He was in there now, fixing the new girl’s hair: arranging the end of one long, magenta curl so it landed just right between her fake tits. When did he start doing hair? There didn’t used to be cameras in the studio. You could show up in a bathrobe with mascara running down your face for all he cared, as long as you brought your voice. But there was cameras here today so this girl was all extensions and glue-on lashes. It was hard to imagine making music like that. My first album, me and him, we did it on four tracks in the bathroom of our shitty old apartment on Third Ave, with a carpet square over the sink and the cat meowing at the door. Today’s girl couldn’t make nothing in a bathroom. Nothing without multitrack. Nothing without those lashes. But you can still hear that old cat on the record if you know it’s there.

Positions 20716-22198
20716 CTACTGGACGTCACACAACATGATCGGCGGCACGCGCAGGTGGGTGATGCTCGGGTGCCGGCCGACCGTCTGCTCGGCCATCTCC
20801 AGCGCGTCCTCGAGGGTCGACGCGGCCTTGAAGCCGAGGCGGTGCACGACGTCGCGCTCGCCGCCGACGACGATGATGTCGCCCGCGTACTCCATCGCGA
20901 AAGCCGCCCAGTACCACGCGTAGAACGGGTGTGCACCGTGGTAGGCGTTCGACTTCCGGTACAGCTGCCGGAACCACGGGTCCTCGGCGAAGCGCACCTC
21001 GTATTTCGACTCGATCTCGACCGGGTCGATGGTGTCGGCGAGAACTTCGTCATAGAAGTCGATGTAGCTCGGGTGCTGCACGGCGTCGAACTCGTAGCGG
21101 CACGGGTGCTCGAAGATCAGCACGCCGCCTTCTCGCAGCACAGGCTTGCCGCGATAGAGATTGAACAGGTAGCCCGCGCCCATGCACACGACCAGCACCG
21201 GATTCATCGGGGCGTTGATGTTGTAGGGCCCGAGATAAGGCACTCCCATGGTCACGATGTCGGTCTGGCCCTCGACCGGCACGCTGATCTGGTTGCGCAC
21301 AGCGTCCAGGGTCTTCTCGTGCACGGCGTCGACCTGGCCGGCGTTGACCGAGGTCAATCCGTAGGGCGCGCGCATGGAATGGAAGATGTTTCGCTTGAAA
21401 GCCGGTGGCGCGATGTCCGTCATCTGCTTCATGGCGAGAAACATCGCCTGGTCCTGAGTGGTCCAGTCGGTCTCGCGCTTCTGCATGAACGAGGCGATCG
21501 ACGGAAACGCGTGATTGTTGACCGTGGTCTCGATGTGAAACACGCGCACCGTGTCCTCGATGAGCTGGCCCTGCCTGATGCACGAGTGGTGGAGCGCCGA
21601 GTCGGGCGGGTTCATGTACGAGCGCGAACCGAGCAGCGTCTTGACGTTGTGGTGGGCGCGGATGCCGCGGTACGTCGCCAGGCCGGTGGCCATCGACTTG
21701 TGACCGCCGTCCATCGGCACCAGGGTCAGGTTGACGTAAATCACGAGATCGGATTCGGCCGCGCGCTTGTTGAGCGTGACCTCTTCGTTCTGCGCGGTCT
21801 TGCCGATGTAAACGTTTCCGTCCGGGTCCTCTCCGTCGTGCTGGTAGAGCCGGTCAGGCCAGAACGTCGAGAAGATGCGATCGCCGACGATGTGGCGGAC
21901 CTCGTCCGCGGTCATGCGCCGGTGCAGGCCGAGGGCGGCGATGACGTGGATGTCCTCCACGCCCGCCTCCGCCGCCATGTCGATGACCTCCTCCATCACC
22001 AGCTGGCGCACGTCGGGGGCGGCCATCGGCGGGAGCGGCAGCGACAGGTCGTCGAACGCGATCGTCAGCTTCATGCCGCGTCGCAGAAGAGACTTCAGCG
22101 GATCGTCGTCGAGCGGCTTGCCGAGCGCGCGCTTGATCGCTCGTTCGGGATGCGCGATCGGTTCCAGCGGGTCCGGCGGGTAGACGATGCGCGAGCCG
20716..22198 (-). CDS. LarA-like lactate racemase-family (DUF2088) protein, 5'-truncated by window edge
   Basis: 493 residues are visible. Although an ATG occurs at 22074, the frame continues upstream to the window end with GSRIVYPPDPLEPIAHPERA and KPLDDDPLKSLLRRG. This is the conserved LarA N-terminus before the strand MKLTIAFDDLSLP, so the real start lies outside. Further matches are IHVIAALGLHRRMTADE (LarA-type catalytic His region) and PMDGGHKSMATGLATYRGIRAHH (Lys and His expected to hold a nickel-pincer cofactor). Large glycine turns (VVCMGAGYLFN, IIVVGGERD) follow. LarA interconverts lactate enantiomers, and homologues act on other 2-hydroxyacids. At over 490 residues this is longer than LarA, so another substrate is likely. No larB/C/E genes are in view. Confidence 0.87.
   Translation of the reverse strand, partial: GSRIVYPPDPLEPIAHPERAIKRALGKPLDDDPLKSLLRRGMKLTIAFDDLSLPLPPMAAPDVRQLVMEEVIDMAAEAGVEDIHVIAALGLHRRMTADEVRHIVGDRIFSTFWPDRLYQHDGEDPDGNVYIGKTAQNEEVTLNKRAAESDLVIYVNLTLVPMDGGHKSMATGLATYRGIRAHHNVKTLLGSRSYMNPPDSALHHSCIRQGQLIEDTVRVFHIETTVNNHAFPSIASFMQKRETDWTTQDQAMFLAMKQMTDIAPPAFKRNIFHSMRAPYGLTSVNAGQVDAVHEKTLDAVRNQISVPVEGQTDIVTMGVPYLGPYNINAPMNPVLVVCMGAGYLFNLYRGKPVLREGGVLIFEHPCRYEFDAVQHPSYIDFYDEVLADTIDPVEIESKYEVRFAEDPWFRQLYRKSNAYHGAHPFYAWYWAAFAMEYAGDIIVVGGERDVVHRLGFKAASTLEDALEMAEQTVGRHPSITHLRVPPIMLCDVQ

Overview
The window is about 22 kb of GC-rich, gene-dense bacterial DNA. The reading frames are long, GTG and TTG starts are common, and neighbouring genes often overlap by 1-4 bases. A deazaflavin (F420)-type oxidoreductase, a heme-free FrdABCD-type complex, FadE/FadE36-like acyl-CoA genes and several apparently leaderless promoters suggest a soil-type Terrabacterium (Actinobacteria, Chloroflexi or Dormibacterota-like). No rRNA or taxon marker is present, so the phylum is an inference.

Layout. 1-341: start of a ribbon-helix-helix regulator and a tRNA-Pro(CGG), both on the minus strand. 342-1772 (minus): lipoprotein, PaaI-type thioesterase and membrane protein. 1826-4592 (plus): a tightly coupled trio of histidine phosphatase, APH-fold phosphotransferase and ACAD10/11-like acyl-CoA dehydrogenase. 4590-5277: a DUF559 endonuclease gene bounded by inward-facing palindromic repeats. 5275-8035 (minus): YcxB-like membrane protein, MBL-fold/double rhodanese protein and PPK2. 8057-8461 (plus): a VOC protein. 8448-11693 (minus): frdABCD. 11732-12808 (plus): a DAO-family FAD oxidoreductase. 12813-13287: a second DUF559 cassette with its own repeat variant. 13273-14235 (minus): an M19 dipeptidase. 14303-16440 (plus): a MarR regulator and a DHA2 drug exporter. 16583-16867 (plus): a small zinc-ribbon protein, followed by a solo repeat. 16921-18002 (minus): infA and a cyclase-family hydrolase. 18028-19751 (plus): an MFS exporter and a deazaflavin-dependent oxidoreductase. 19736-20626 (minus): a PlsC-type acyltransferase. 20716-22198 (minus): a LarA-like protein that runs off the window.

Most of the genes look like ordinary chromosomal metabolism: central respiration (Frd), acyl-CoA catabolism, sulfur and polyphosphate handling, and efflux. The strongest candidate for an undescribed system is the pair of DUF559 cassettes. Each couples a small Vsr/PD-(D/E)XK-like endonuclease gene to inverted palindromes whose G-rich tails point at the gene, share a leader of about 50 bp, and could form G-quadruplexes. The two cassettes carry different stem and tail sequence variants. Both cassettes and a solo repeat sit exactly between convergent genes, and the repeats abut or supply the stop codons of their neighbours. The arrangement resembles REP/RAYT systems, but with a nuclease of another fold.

Molia Dumbleton is so thrilled to be part of the launch of Lost Balloon. Her fiction and poetry have been featured in The Kenyon Review OnlineNew England Review, Great Jones Street, Witness, Hobart, and others. She has been awarded the Seán Ó Faoláin Story Prize and the Dromineer Literary Festival Flash Fiction Award (both in Ireland), and has been named a Peter Taylor Fellow at The Kenyon Review and a Finalist for the Glimmer Train Very Short Fiction Award. A full list of publications and links to work can be found at www.moliadumbleton.com.